In terms of event mechanics, I do feel that Salvage drop rates need to be addressed. Part of the pressure originates from trying to shorten one's time spent in Salvage with good reason. Honestly, if the zone can be beaten, you know the strategy, you know what to do, and your group executes things correctly, then it just becomes a matter of grinding time in the zone. At some point, it just gets plain frustrating if nothing comes from your efforts, and I do feel that SE is rather poor at figuring out when "fun" turns to "frustrating" and coveted items simply become a symbol of "I endured more crap than you."

A rather strange analogy I was thinking about involves the escape of a high-profile terrorist from one of Singapore's detention centers in February 2008. Essentially, the prisoner, Mas Selamat, managed to escape by excusing himself to the toilet and escaped through an unsecured bathroom window.

The prisoner saw an opportunity to escape, and took it. In this case, he got off free. Additional measures have since been taken and key personnel have been fired. On the Vana’diel front, this would be akin to placing the responsibility on the developers, firing them, fixing the code and leaving it at that.

In our case however, the players were caught. The code was patched and the players banned. Going back to Mas Selamat, that would be as if he tried to escape, got caught, after which additional measures would be implemented and Mas Selamat receive the death sentence. Now, I understand there are maximum security facilities with armed guards ready to shoot to kill any prisoner that tries to escape, but is that really the atmosphere we want in a game?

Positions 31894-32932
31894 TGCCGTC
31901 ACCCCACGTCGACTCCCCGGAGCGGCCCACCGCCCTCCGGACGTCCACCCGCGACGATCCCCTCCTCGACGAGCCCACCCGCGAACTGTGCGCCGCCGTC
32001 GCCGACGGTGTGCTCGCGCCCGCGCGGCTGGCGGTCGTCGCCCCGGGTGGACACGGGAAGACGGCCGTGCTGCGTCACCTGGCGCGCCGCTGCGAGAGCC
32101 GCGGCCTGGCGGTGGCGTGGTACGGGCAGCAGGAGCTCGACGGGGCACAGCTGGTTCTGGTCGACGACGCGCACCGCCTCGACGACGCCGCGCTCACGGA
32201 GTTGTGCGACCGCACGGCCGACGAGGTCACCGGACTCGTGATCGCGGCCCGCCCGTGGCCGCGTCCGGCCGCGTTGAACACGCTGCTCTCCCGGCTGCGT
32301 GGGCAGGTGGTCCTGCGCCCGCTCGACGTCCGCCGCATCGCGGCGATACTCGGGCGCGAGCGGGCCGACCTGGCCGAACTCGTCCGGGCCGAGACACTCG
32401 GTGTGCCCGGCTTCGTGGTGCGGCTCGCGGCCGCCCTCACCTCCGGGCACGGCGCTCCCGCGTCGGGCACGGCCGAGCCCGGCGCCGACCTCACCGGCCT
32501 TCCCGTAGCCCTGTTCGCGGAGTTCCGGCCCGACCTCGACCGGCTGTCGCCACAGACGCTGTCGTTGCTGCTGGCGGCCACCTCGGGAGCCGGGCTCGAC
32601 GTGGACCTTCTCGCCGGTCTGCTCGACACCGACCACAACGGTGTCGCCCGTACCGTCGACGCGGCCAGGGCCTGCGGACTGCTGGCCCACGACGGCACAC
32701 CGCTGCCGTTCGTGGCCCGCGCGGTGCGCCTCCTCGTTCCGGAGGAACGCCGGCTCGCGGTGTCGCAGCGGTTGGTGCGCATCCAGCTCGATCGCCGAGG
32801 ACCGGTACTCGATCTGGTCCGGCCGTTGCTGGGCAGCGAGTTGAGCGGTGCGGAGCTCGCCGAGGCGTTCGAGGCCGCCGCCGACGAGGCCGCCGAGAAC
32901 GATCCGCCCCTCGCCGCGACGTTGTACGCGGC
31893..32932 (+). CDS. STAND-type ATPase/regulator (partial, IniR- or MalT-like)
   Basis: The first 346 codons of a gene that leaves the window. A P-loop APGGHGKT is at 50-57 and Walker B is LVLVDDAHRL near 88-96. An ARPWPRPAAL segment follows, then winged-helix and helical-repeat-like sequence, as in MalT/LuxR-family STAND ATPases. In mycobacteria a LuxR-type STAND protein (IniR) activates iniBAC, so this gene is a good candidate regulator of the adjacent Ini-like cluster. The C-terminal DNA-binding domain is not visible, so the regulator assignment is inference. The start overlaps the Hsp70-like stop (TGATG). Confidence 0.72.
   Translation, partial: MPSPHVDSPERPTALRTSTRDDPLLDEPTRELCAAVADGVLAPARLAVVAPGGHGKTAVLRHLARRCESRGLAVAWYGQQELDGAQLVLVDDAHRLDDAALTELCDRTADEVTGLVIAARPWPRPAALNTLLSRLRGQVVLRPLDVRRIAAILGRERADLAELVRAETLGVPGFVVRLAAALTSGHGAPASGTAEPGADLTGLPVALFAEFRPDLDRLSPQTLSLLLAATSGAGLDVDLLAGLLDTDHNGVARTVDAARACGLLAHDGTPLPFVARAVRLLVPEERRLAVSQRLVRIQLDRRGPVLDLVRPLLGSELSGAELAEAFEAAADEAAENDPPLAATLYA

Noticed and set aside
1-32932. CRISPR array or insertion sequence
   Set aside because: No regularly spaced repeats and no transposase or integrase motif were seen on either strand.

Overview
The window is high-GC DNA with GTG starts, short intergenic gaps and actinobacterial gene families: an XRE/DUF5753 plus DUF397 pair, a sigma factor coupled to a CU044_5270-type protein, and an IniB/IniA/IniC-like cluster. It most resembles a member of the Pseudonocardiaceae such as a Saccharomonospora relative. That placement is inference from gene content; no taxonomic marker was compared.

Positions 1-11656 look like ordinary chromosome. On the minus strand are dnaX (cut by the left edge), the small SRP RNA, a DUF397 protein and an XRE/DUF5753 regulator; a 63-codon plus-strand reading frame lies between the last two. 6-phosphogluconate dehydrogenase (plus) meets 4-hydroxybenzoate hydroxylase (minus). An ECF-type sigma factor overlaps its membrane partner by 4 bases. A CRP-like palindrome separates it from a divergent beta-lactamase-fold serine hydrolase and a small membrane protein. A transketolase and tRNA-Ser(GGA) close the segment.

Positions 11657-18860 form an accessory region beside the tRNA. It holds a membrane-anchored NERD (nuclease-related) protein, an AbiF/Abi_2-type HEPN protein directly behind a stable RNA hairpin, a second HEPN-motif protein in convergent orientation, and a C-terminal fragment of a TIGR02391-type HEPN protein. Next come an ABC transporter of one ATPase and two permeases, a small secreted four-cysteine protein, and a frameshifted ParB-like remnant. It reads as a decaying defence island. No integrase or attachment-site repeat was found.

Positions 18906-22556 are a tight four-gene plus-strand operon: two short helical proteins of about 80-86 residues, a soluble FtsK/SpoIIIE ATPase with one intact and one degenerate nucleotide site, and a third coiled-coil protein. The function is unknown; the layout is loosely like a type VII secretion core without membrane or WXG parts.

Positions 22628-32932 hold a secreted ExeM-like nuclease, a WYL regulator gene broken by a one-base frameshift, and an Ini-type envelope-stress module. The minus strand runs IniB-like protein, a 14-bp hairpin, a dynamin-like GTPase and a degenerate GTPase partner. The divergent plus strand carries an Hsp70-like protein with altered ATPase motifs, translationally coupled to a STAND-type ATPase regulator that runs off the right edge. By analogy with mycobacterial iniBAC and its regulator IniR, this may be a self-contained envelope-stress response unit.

Coming from someone who was suspended, yes, in retrospect we broke the ToS, and should have some penalty imposed upon us. I say "in retrospect" because in my case, the fact that we were flaunting the ToS didn't immediately come to mind. For me, there was a chance to see something new, and I took it. My first reaction to seeing the exploit in action was "Hey, this is kinda cool" and admittedly "Holy shittaru, I'd better keep this secret from the GMs!" was not the top of my list.

Personally, the experience was well worth it, since although nothing got duplicated (except Alexandrites, I think) there were fun times involved with trying to get used to the new, unique playing conditions. (Other than tripling drops, it also allows players to share AoE buffs across the entire alliance. As a result, I can also Haste other alliance members, but the side effect is that I cannot see people's HP without specifically tabbing over that player, so there was quite a lot of {death}. ^^;)

I do feel that a person's intent should be taken into account before deciding on what kind of sentence to mete out, although on SE's part, that is something very difficult to do on a case-by-case basis. For me, as I said above, my encounter with the glitch was more for exploration rather than exploitation, although honestly, I don't know what my stance would be if the glitch were to continue unfixed. I can say that I reacted to the patch that fixed the exploit with indifference, although that may be due to the fact that I don't Salvage.

Yes, I know that last point may not settle well with some people, but my personal opinion is that it's very easy to go all high and mighty and say you will be clean without having actually done it. Right now, I don't know if I will walk the talk, so I'll err on the side that I don't. My bet is that of the players who preach about "playing clean," a significant portion of the people would've used the glitch had they known about it.